Suppose a volume of height h, width w, and length l, is to be magnetically shielded in an enclosure. A container and a tightly fitting lid, both of which are fabricated from shielding material such as mu-metal and which form an enclosure of approximate dimensions of height h, length l, and width w, can be used. Five separate sheets of the magnetic shielding material can be used in fabricating the enclosure. As shown in FIG. 1, two sheets 2, 4 are used to form the lid, and three sheets, 6, 8, 10 are used to form the container. Sheets 4 and 8 are both made to be approximately l.times.w; these sheets form an optional second layer of shielding material for the lid and container, respectively.

Sheet 2 has the dimension of l.times.w with flaps 1, 3, 5, 7 of excess material on the four sides to form a lip such that the width of the lip and the height of the container formed with sheet 10 together are substantially equivalent to h, the height of the volume to be shielded. The flaps of excess material are bent to form the lip of a resulting lid having dimensions substantially l.times.w. Optional sheet 4 fits inside the lid. It can be attached to the lid, such as by spot welding, for better magnetic conductivity between them.

Sheet 6 has the dimension of substantially h.times.2(l.times.w), that is, its width is substantially the height of the volume to be enclosed, and its length is sufficient to wrap around the volume (2l.times.2w).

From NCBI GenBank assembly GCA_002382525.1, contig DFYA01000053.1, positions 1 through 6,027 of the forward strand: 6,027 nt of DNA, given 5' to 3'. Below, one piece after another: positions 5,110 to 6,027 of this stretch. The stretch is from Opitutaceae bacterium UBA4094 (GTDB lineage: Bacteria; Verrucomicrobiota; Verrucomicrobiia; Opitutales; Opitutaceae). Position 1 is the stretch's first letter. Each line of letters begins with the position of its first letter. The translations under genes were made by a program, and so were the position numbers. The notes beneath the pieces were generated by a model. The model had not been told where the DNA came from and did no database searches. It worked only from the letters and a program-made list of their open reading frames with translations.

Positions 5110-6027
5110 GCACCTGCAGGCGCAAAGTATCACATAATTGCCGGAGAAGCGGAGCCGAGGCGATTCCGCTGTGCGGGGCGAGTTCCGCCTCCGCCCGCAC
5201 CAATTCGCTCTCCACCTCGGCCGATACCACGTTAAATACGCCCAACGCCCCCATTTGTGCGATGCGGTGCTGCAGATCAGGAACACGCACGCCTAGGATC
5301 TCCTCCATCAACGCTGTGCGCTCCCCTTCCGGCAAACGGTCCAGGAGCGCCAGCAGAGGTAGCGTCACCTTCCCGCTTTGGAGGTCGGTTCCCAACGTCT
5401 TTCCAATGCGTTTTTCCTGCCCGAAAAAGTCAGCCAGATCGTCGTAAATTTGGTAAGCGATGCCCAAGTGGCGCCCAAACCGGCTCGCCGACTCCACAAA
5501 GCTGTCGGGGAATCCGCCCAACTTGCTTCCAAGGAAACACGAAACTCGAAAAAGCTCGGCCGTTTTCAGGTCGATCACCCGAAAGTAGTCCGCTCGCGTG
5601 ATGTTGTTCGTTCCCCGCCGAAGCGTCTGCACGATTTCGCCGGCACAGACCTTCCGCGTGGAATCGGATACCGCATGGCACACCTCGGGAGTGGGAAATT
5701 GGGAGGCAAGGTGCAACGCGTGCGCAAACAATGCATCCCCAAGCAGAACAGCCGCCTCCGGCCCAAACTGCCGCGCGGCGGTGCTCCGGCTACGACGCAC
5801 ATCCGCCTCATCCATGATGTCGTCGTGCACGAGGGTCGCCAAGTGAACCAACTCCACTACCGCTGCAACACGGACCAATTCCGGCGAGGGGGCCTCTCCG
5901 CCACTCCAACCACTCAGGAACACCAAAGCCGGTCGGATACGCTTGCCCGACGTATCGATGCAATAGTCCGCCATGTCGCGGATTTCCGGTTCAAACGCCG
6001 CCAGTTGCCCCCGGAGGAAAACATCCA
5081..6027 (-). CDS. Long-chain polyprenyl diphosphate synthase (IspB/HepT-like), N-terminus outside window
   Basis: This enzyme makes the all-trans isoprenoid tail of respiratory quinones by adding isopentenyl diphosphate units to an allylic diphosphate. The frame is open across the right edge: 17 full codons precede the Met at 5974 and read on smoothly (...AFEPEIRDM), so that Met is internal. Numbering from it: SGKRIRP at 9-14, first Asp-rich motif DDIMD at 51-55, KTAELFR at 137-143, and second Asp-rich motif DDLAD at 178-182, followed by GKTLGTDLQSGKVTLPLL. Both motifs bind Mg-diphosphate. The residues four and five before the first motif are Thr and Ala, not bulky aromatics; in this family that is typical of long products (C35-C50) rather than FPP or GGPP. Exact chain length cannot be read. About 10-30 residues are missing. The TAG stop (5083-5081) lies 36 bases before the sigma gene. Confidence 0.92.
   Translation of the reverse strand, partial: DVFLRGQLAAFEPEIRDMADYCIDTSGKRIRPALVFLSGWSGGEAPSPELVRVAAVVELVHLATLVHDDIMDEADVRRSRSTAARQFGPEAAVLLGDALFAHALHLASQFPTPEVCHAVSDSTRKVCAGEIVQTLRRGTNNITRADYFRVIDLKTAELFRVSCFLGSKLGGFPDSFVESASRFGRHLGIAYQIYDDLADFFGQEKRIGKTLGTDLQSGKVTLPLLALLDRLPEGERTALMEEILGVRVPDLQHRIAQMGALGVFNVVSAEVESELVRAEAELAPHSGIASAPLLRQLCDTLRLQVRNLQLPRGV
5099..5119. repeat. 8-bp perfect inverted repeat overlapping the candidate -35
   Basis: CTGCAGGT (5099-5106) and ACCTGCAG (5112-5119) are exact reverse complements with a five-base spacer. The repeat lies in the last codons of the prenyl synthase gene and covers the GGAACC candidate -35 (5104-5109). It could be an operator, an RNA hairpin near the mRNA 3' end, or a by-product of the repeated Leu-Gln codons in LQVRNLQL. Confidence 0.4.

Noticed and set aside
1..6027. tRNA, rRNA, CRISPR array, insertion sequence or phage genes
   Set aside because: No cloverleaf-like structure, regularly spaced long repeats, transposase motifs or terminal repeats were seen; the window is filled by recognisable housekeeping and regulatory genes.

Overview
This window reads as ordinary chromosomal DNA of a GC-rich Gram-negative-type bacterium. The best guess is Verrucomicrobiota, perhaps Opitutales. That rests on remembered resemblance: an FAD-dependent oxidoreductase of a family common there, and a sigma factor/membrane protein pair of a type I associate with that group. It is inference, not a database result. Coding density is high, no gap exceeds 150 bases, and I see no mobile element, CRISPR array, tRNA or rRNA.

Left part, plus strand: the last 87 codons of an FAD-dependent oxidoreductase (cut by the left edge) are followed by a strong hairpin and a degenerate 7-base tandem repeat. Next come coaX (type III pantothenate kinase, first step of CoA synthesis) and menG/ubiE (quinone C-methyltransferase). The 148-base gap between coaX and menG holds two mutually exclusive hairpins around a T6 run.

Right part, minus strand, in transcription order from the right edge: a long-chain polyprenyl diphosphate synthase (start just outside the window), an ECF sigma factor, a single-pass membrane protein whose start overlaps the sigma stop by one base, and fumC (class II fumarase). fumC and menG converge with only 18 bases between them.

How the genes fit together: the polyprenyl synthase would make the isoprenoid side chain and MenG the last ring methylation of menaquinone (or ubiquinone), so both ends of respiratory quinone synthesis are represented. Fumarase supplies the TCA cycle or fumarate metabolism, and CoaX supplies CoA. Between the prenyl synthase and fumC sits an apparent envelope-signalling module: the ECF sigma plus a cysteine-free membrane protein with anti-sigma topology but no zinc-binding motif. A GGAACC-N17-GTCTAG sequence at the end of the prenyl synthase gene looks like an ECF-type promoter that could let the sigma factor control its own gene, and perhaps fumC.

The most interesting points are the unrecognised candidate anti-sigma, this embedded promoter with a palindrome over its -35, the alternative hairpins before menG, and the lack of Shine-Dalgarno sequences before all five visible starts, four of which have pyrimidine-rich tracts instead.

Sheet 6 is bent such that the seam ends up in the center of one side. Sheet 10 is formed similarly to the lid; rectangles of the material are cut out from the corners to form flaps 11-13 of excess material on the sides. The excess material is folded up to form the sides of the container. Inside the container formed folded Sheet 6 can be attached to the sides, e.g., by spot welding at appropriate places to provide better magnetic conductivity between Sheet 6 and the container. The completed lid and container comprise an enclosure as shown in FIG. 2, thus providing a gapless magnetic shield enclosure with sharp corners and edges. Note that there are no gaps or openings that are not covered by another piece. Specifically, folded Sheet 6 is oriented such that it overlaps and covers gaps 20-23 in lid 2. Its own gap 24 in turn is partially covered by a portion of the lip 1 to the lid. Sheet 6 also serves to cover gaps 25-27 in container 10. The remaining part of gap 24 in turn is covered by overlapping wall 14 of the container. The enclosure formed then is a magnetic shield essentially without exposed gaps or seams.

Claims

1. A method of fabricating a magnetic shield enclosure of magnetically permeable material such as mu-metal comprising the steps of: